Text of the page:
NEW YORK – The period for analysis and prognostications is over, and now it’s time for what happens on the field to render judgment on the 2015 Toronto Blue Jays, plus the men who put them together.
At this point the fault lines upon which the new campaign rests are well known, and the stakes for general manager Alex Anthopoulos and his crew are clear. The players they’ve assembled either will, or won’t end a post-season drought that dates back to 1993, the longest exile from playoff paradise in the majors, and jobs, not to mention the club’s overall direction, depend on the outcome.
Let’s play ball.
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All that being said, with Paul Beeston’s looming departure as president and CEO this is also a tipping point for the Blue Jays in terms of their foundational strategies and objectives as a business. The three-year competitive window opened up by the Marlins blockbuster in November 2012 ends this season, and in concert with Beeston’s successor, the organization must decide if the club-record payrolls of 2013-15 are sustainable into the future, and whether the current financial model makes sense.
Forbes reported recently that the Blue Jays posted an operating loss of $17.9 million in 2014, an interesting figure given that team owner Rogers Communications Inc. noted in its third quarter earnings report that “higher player salaries of approximately $10 million this quarter and $20 million year to date at the Toronto Blue Jays” contributed to an eight-per-cent rise in Rogers Media’s operating expenses.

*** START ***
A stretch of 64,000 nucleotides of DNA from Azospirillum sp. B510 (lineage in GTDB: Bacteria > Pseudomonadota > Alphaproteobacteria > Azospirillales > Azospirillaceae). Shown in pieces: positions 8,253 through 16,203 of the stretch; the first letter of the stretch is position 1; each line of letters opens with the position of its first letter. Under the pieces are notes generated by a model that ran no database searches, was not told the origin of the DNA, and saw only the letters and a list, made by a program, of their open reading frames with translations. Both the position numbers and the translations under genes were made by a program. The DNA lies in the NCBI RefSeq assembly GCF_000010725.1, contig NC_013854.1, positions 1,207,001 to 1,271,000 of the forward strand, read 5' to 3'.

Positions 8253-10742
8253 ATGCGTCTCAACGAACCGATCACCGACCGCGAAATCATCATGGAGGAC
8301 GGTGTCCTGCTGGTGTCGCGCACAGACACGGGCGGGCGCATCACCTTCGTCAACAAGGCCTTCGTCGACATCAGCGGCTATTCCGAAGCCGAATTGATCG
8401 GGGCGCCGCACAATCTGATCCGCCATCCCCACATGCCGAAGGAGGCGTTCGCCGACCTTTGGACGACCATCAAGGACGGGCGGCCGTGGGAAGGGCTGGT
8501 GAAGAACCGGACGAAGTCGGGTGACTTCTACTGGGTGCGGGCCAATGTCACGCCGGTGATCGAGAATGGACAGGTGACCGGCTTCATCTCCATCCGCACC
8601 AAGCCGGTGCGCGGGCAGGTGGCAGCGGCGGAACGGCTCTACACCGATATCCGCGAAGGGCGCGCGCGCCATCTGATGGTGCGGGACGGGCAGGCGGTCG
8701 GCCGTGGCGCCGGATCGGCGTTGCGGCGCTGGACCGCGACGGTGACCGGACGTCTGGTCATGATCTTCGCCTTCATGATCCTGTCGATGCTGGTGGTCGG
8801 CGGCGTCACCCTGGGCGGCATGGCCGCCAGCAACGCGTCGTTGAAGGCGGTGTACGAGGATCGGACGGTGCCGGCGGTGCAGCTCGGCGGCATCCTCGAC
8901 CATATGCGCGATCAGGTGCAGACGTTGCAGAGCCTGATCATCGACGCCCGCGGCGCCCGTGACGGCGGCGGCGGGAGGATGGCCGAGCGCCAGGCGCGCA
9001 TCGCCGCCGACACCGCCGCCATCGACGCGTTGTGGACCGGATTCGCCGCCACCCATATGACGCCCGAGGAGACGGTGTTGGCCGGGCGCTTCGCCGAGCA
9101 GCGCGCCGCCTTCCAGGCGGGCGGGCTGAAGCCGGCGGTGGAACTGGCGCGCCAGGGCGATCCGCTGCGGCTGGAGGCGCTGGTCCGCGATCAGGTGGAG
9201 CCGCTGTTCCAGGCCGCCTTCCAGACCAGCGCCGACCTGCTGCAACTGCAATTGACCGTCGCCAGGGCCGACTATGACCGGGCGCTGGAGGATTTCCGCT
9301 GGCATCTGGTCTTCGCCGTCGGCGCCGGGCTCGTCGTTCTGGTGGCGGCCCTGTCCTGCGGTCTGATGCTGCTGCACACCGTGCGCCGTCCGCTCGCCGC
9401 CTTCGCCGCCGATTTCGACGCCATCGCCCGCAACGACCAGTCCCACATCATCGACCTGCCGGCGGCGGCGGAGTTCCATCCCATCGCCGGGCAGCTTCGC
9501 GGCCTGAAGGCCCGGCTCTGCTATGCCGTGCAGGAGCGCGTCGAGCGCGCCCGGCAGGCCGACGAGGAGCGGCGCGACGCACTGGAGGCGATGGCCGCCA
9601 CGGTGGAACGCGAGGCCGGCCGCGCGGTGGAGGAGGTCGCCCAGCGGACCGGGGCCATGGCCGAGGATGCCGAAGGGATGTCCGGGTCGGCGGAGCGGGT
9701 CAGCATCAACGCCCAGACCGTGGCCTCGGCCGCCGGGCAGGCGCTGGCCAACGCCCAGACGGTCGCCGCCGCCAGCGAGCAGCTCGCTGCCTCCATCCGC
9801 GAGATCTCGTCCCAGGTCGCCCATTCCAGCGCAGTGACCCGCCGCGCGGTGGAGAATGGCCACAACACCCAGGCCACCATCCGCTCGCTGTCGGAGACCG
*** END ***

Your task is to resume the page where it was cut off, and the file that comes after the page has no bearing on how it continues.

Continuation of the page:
Factor in the Canadian dollar’s sharp decline versus the American greenback, and some bigger-picture strategizing on guiding principles under which the Blue Jays should run is coming.
How Anthopoulos, in the final year of his contract, fits into the picture is intriguing.
He has no input on the business end of the team, operating under whatever budget figure Beeston gives him, and has positioned the club well for the future with minimal long-term financial commitments plus an inexpensive core of potentially elite young pitchers.
With more prospects coming and an entirely homegrown rotation a realistic possibility as soon as next season, it’s difficult to argue that the franchise isn’t far healthier now than it was when Anthopoulos took over from J.P. Ricciardi on the penultimate day of the 2009 season.
Still, Anthopoulos has yet to reach the playoffs, and if it doesn’t happen this year, someone else may very well get a chance to push this team over the finish line. Whether that’s fair or not is irrelevant – that’s the business; whether it’s the right thing to do is another discussion.
Certainly the Blue Jays have been innovative under his watch, particularly in the way they built up their asset base in the early years of the regime.
By manipulating the old free-agent compensation rules to build a cache of draft picks, Anthopoulos turned Marco Scutaro into Aaron Sanchez and Justin Nicolino, Rod Barajas into Asher Wojciechowski, Scott Downs into Daniel Norris and Jacob Anderson, Kevin Gregg into Dwight Smith, Miguel Olivo into Kevin Comer, John Buck into Joe Musgrove, Frank Francisco into Matt Smoral, Jon Rauch into Mitch Nay, and Jose Molina into Tyler Gonzales.